Governments around the world are increasingly using social media to manipulate elections and monitor their citizens, in a worrisome trend for democracy, a human rights watchdog said Tuesday.
The report said global internet freedom declined for a ninth consecutive year, as authorities in some countries simply cut off internet access as part of their manipulation efforts, while others employed propaganda armies to distort information on social platforms.
"Many governments are finding that on social media, propaganda works better than censorship," said Mike Abramowitz, president of Freedom House.
"Authoritarians and populists around the globe are exploiting both human nature and computer algorithms to conquer the ballot box, running roughshod over rules designed to ensure free and fair elections."
Disinformation was the most commonly used tactic to undermine elections, according to the group.
"Populists and far-right leaders have grown adept not only at creating viral disinformation, but also at harnessing networks that disseminate it," said the watchdog's 2019 "Freedom on the Net" report.
The researchers said that in 47 out of the 65 countries, individuals were arrested for political, social, or religious speech online and people were subjected to physical violence for their online activities in at least 31 countries.
China remained the world's worst abuser of internet freedom for the fourth consecutive year as the government stepped up information controls amid protests in Hong Kong and ahead of the 30th anniversary of the Tiananmen Square massacre, the report said.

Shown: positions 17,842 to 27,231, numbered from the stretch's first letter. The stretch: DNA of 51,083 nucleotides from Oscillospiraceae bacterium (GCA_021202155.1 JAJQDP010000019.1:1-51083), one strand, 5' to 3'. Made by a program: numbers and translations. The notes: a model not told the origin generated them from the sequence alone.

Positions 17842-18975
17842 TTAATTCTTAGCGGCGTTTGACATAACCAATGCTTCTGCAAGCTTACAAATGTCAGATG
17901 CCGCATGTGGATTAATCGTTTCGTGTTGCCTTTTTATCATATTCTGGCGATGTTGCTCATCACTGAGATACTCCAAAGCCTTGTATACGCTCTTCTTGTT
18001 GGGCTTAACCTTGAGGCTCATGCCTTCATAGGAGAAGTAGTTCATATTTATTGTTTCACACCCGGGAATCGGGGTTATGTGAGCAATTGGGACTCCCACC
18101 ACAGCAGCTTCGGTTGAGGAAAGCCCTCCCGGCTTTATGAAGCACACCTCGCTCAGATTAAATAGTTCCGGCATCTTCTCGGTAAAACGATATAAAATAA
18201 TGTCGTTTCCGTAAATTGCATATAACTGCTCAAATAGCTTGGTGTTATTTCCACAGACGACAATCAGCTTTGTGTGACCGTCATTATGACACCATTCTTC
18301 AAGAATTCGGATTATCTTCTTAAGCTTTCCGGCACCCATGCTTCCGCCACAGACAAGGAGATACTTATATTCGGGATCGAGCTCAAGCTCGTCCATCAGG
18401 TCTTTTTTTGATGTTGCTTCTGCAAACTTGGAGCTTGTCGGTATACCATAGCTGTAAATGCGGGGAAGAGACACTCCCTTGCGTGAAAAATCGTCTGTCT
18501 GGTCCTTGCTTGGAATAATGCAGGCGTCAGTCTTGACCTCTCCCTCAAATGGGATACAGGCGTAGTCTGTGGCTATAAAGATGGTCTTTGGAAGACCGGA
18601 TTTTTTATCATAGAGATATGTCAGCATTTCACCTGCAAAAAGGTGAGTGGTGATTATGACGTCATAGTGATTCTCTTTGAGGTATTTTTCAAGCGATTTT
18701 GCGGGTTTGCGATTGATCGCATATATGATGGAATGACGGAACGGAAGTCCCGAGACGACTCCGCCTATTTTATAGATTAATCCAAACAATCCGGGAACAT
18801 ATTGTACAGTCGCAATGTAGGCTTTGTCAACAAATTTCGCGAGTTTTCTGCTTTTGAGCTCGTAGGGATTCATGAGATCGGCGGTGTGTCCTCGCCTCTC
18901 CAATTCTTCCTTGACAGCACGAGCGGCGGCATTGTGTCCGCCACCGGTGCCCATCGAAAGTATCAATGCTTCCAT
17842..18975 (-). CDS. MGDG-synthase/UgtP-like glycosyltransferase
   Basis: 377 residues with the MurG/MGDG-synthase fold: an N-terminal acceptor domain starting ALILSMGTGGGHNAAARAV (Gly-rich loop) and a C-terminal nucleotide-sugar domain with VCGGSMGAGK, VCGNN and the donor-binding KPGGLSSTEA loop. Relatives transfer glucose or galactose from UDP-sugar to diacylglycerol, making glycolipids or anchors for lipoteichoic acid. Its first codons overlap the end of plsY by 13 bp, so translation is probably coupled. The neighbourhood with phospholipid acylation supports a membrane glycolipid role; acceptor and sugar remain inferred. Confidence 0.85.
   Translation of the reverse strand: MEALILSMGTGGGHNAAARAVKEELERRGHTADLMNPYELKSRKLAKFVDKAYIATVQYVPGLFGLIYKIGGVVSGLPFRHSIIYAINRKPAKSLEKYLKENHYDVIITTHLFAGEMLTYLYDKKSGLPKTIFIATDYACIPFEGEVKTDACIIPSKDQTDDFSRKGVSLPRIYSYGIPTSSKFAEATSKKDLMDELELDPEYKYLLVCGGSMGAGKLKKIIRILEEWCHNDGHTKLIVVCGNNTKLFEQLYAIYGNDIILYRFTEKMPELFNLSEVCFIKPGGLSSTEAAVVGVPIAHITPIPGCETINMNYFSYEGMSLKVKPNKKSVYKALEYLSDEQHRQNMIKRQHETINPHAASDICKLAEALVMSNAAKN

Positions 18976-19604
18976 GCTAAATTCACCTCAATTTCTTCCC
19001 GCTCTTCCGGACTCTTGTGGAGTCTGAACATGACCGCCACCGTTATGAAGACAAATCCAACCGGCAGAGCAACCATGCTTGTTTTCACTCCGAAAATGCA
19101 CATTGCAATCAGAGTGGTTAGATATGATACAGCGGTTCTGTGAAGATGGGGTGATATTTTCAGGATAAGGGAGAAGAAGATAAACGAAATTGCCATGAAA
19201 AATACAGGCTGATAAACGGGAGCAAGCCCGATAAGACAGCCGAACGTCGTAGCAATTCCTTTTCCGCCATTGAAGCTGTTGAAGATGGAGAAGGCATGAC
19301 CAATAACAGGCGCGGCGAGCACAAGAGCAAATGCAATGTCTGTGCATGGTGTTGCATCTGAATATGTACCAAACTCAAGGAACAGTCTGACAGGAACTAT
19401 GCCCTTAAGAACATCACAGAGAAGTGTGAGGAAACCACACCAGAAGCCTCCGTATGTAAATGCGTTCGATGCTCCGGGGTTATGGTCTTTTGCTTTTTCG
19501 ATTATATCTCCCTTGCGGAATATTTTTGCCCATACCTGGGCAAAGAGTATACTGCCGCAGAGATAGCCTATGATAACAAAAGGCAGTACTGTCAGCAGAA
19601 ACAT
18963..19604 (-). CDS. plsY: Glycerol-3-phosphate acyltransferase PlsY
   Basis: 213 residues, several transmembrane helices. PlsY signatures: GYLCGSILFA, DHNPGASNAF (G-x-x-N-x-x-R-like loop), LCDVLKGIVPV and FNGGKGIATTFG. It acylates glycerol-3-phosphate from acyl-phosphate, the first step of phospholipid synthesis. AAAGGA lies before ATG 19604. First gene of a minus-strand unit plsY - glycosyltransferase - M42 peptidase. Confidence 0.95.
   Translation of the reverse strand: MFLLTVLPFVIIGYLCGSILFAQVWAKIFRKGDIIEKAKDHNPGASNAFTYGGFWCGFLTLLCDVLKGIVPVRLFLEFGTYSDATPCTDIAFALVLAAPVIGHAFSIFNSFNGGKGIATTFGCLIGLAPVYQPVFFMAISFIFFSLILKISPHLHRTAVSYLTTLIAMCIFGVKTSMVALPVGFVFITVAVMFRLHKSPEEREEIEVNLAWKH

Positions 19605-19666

Online freedom declined in 33 of the 65 countries assessed, including the United States, the survey found.
US freedom declines
In the US, "law enforcement and immigration agencies expanded their surveillance of the public, eschewing oversight, transparency, and accountability mechanisms that might restrain their actions," Freedom House said.
"Officials increasingly monitored social media platforms and conducted warrantless searches of travelers' electronic devices to glean information about constitutionally protected activities such as peaceful protests and critical reporting."
The report said disinformation was rampant in the US, focusing on the November 2018 midterm elections, and that "both domestic and foreign actors manipulated content for political purposes, undermining the democratic process and stoking divisions in American society."
Freedom House said governments are relying more on artificial intelligence to monitor and censor people online.
"Once reserved for the world's most powerful intelligence agencies, big-data spying tools are making their way around the world," said Adrian Shahbaz, Freedom House's research director for technology and democracy.
"Advances in AI are driving a booming, unregulated market for social media surveillance. Even in countries with considerable safeguards for fundamental freedoms, there are already reports of abuse."
The biggest declines in internet freedom were in Sudan and Kazakhstan, followed by Brazil, Bangladesh, and Zimbabwe, the report said. Improvements were measured in 16 countries, with Ethiopia recording the largest gains.
Despite the grim outlook, Abramowitz cited some positive examples of technology spurring democratic change, including in Lebanon, where people "are rallying their fellow citizens" for reforms.
But the report also noted that some governments "restricted access to specific apps and platforms used by the opposition to mobilize, or resorted to shutting down the internet altogether."
© 2019 AFP